i tdently hud a romantic streak In her
I nature. She yearned to help the lovers.
While we were detailing ihe question
with as much animation as was com
patible with Ihe concealing of our af
j fair* from our fellow passenger*, the
l train w'as brought to a standstill with
: rather unusual suddenness.
"Irvington ?* cried Nina, looking out
of the window.
• How's this?" said I. "Through trains
1 don't stop here.”
"This one has. however," she replied.
| "Oh. 1 wonder If Miss Huger* can get
■ oil I know some people here who
| would do anything for me. If she could
only go Jo them"-
In less Ilian a second she had a vis
iting card In her hand and was scrib
bling a message.
■ Take that,” she whispered. "Go to
these people, tell them your story, tele-
graph for your father arid for Dr.
Clarke. Hurry "
"Nina.” I protested, '• you're loading
your friends with a fearful tesponsi- j
"Nonsense!” she exclaimed. "They'll
enjoy it. You don't know how monot- ;
hv> ntK?H\ i.vn.U’JPB
* Kdf» SudMMM hto* dfh ifWf
Ani M#*fh dTf HfffMMi W«tofh
tKd . haMr*** I—#• #*••#
f tmm ♦4!hf* h»*4 l»—n tot
t— Ittfld I—hi* tlwy
A* Hdffv m (hfl/l*.
To MhtTv «W **#« m**» grow
l p#n the hdtti tree.
thf todrxbpa KtgK
Whtk iHrvuftt thr «*#—•» lone
The Htroi rohhtt* Ilf.
And Mitftnf dll the ddf
The link children rove
To * ether wbot they mis
tbik unit mg m (hr grove
Then when the et— • low
And the dey to ncorly done
Homeward the children go.
Clod hearted every one.
f.wgtv mg nat|M* and al **w# fmgal
•to treatment M hod pw>
With t—rd kiMtl* party mn »o (to
mar— and by *MM of awns (Um*
tM»wa and #(>wc —tty a ta*»» pail
ttoy wkccrdrd #1 Mat la dtawtn# pm#
Nam aaltoi to
Kam aa* glad m*mgh la •** bac h to
Ito t-ktaa. sad on ito any to to* ataldr
to laid to. trank on ivtrr* .moiukt.
to* Irtlk ryr* o sicrtn# w*ih act it ad.
and irk# I* rtptain how goo# an#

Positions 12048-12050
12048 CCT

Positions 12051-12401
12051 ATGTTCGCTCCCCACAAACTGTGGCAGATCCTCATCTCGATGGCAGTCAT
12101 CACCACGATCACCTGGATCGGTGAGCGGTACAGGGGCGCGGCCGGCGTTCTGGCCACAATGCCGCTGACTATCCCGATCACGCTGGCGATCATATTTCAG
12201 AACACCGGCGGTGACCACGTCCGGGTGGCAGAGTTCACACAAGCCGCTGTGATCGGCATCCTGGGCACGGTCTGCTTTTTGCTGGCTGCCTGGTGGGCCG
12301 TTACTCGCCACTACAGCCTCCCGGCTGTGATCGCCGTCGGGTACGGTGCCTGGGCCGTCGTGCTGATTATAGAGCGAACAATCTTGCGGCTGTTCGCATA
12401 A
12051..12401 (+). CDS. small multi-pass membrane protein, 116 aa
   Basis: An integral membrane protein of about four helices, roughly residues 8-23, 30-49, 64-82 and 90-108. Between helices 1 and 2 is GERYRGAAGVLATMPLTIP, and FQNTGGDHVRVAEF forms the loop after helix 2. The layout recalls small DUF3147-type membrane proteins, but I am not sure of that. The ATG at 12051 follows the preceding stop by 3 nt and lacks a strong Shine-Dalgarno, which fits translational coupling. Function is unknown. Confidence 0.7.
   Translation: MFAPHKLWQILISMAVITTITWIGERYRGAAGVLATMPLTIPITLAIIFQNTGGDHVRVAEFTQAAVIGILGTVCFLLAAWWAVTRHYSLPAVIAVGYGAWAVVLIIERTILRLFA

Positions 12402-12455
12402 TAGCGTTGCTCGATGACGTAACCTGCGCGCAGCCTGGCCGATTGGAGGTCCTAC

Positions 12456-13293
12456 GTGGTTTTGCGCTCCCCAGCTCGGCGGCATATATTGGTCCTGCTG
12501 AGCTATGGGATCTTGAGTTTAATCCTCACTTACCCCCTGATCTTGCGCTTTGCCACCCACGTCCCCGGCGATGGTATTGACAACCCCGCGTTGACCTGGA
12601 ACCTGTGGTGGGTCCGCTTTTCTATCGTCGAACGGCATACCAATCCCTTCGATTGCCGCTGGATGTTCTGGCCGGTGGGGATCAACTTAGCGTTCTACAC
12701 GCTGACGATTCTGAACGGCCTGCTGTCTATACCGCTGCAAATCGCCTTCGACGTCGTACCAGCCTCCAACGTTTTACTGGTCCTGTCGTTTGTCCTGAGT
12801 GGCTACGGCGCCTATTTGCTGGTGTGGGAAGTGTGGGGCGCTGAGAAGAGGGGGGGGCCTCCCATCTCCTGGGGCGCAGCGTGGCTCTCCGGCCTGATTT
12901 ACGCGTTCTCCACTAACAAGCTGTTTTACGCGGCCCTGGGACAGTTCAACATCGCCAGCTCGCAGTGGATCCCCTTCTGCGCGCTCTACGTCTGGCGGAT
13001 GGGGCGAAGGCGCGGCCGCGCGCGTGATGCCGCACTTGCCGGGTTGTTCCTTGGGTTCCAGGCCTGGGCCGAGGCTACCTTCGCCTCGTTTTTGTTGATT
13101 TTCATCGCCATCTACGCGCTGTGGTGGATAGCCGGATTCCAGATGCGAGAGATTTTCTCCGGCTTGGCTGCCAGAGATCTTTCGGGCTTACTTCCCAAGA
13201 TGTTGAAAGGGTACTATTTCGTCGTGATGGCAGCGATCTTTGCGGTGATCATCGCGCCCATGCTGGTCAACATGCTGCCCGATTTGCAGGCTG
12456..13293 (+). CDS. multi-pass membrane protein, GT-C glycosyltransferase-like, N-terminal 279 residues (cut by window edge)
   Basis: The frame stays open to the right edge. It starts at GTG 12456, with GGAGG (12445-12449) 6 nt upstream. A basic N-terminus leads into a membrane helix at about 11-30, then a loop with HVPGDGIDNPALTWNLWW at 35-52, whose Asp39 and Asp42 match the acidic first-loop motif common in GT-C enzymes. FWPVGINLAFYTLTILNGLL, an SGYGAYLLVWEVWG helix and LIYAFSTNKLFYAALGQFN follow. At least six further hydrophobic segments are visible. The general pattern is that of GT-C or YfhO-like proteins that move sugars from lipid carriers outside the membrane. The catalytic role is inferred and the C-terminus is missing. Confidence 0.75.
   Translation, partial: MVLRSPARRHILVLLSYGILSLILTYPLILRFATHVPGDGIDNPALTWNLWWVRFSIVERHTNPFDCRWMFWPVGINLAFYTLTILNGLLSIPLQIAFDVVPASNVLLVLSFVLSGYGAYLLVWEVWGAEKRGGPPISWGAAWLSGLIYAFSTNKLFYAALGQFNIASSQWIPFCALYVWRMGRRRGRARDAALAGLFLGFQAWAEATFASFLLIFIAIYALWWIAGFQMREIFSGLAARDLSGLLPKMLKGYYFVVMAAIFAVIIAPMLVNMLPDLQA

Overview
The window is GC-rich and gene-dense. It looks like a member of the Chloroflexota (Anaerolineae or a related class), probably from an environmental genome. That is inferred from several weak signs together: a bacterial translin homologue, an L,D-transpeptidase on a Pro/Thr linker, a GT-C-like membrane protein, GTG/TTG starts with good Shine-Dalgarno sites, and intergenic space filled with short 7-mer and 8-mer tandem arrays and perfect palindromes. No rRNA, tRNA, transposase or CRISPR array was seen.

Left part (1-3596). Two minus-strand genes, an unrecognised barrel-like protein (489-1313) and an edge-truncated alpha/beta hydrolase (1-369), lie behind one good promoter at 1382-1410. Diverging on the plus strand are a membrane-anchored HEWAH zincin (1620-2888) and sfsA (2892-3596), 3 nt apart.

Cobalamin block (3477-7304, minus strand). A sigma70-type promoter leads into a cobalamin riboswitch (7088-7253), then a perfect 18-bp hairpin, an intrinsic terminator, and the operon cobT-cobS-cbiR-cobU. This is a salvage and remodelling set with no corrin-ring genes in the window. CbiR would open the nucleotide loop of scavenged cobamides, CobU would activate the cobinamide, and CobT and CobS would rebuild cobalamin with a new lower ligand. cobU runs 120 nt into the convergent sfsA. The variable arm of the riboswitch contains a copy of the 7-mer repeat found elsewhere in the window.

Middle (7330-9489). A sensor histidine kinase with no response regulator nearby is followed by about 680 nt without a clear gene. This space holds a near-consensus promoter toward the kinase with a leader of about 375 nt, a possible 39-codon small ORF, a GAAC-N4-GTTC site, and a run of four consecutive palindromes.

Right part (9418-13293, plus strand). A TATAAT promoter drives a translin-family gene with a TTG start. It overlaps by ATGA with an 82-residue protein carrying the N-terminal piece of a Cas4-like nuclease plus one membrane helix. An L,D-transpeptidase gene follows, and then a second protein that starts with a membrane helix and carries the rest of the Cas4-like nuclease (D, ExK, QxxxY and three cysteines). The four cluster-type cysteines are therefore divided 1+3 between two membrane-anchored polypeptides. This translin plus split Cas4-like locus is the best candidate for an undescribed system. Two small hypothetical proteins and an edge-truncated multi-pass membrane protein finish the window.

prnNml and grateful to fell And
|Vt*-ra (Kit* uadenrtood.
Waahtaa •« *rll Mai..
||>» you rrrr »order*# why It I* dtf-
A ult to wank In aalt water? Well. Ihr
re«»-.n I* that H • onlaln. a torse -loan
tlty • f muriatic a*M. Thto aild and
the wrto in rap will M ..anWne read,
lly. and without wrap washing to n wa
ry ba.in.-wi Al Ito waatow. every »"»y
and git I Iwa iwdlcrd how long II tab**
to get ito hair dry If Ito mil water ta
not rinsed out of It after bathing Thto
to leraum the anil walrr cmtalna _*o
much mineral matter that I* net read
ily changed to vapor and tbu* carried
off (|Ml(kty a* the fre»h water.
I onous Ilf* I* In Irvington. Hurry up.
Kthel! Gondby and may heaven pro
The girl wa* already half way to tha
rear door of Ihe rar. I was alsiul to
follow her to see that *he alighted
safely, when my attention was attract
ed by a commotion at the other end of
In rushed the conductor of the train,
th- I’ulbnan potentate and a person
who could be nothing else than a sub
urban officer of police. The I**l named
had a telegram In hi* hand. All threa
were talking excitedly.
The officer's eye* met mine
"There's the man’" he exclaimed, and
In an Instant he hau hi* hsnd on my
The explanation was obvious. Mr.
Rogers had telegraphed abend to have
the train atoiqied ll>' had seen me In
the station and had deserlbed me That
wua easy enough, for I stand 6 feel 4
and have never been what one would
call a quiet dresser.
"Thut's the man. that's the suit of
clothes, and that's the girl!" said Ihe
officer, Ihe last words referring to
1 had my mouth open to protest, hut
Nina stopped me.
"Don't you say one word." she ex
claimed. with a decisive force that
would huve stopped the mouth of a can
In another moment we were living
|cil from the train. I ami my pretty
cousin Nina, under arrest as un eloping
W" were entertained very nicely by a
person who seemed to he the chief em
bodiment of legal authority In that re
gion. lb' gave us a good dinner, sauced
with endless questions, to which we re
plied only that we were not the person* i
wanted and that somebody would get
into serious trouble on account of our
About half past fl o'clock Mr. Rogers
arrived, and It was a treat lo see him
when his eyes rested on Nina. The
trouble that I had prophesied descended
upon the Irvington constabulary at that
moment, and Mr. Rogers was the pur
veyor of It. After awhile, however, his
anxiety about Ills daughter overcame
his wruth. and then we pitied him.
"She didn't need to run .away," he
protested. "The Lord knows r was
willing she should marry the man she
loved, only I didn't believe she really
loved him. Young Clarke's a good fel